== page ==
Why is the Academy so afraid of reporters taking pictures of their badges? When I went to the Academy’s press office to inquire, staffers told me to send an interview request via email, to which I received no response. (I’ll update this post if I hear back.) But it’s easy to guess where the no-photograph rule came from: In 2008, professional gatecrasher Scott Weiss plotted to get into the Oscars and succeeded. According to BuzzFeed,

A week before the 2008 Oscars, Weiss and company staked out the Kodak theatre. “We would take photos with people with badges, ‘Hey! Can we get a picture with you?’ BAM! We would get as high-definition a photo as possible. Eventually, we were able to get enough photos that we were able to recreate in Photoshop a really good copy of the badge.”

Oscars organizers later enlisted Weiss and his accomplices to help improve security at the venue (which was renamed the Dolby Theater after Kodak went bankrupt in 2012). I’d bet heavily that the photography clause entered journalists’ contracts around this time.

The year after Weiss crashed the Oscars, an Academy spokesman told a reporter, “There is a distinct possibility that the publicity about these crashers, as well as the video itself, could serve as an inspiration or a road map for those looking to commit far more serious criminal acts.” But so far, Oscars crashers have tended to be people like Weiss, whose devious aim was to take pictures with a bunch of celebrities, and people eager for their 15 minutes of fame, like the 1963 crasher Stan Berman, the man who dubbed himself “Surfer Dude” in 2002, and the 1997 crasher who went on to write a book called How I Went to the Oscars Without a Ticket.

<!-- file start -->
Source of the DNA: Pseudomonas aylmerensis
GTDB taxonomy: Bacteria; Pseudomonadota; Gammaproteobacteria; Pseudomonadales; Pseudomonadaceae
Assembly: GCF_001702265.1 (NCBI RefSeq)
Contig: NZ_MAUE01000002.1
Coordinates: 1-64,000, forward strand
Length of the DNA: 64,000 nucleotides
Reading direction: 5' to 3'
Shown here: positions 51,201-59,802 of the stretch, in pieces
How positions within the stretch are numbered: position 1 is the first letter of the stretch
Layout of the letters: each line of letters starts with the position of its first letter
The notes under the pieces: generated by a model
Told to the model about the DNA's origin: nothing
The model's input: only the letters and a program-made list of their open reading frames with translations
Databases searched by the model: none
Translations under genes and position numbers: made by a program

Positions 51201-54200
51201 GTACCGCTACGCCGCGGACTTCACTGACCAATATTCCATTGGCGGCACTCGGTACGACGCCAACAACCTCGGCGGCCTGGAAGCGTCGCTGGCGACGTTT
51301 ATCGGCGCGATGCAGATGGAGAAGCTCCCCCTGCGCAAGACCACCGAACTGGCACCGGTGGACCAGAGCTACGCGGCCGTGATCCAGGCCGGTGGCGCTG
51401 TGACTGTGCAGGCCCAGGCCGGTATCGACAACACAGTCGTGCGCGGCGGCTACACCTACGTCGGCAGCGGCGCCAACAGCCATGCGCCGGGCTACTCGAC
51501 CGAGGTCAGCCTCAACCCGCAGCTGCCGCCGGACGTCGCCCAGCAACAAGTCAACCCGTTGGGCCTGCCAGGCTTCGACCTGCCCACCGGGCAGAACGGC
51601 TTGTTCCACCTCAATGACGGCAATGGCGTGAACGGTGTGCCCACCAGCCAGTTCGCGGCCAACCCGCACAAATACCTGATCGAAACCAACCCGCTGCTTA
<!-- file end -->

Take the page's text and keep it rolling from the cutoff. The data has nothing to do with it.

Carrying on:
In other words, the people who tend to try to crash the Oscars aren’t political terrorists looking to assassinate heads of state. Threatening journalists with lawsuits if they tweet a picture of themselves wearing their badge seems rather disproportionate to the potential consequences of that TwitPic. It seems to me that the Academy ought to invest its resources in creating a badge that’s difficult to counterfeit, not in menacing badge-holders with legal action if they pose for a snapshot.

In spite of my skepticism, I’m not going to publish a picture of my press pass here. I signed the contract to get my badge, after all, and I’d prefer not to get sued. I’ll happily describe the badge to you, though: It’s a rectangular piece of plastic in tasteful blue and gray tones with “the Oscars” printed on it, along with the expiration date of the badge. (Which, remember, is hours before the Oscars begin.) There’s a headshot of me on it in which I’m smiling in the strained-looking way I always do when someone takes my picture. On the back of the badge, there’s a reminder that “Photographing or other copying of badges is prohibited.”

Just in case that reminder wasn’t sufficient, the people who printed out my badge also gave me two slips of paper, one of which rehashes my “press credential recipient responsibilities,” the other of which bears the admonition “IMPORTANT: PLEASE READ BEFORE USING YOUR BADGE.” I never knew badges required any special expertise to use. Especially badges that let people stand around an outdoor space while construction workers erect bleachers and roll out red carpets. Guess that goes to show how little I know about Hollywood.

L.V. Anderson is a Slate assistant editor. She edits Slate's food and drink sections and writes Brow Beat's recipe column, You're Doing It Wrong.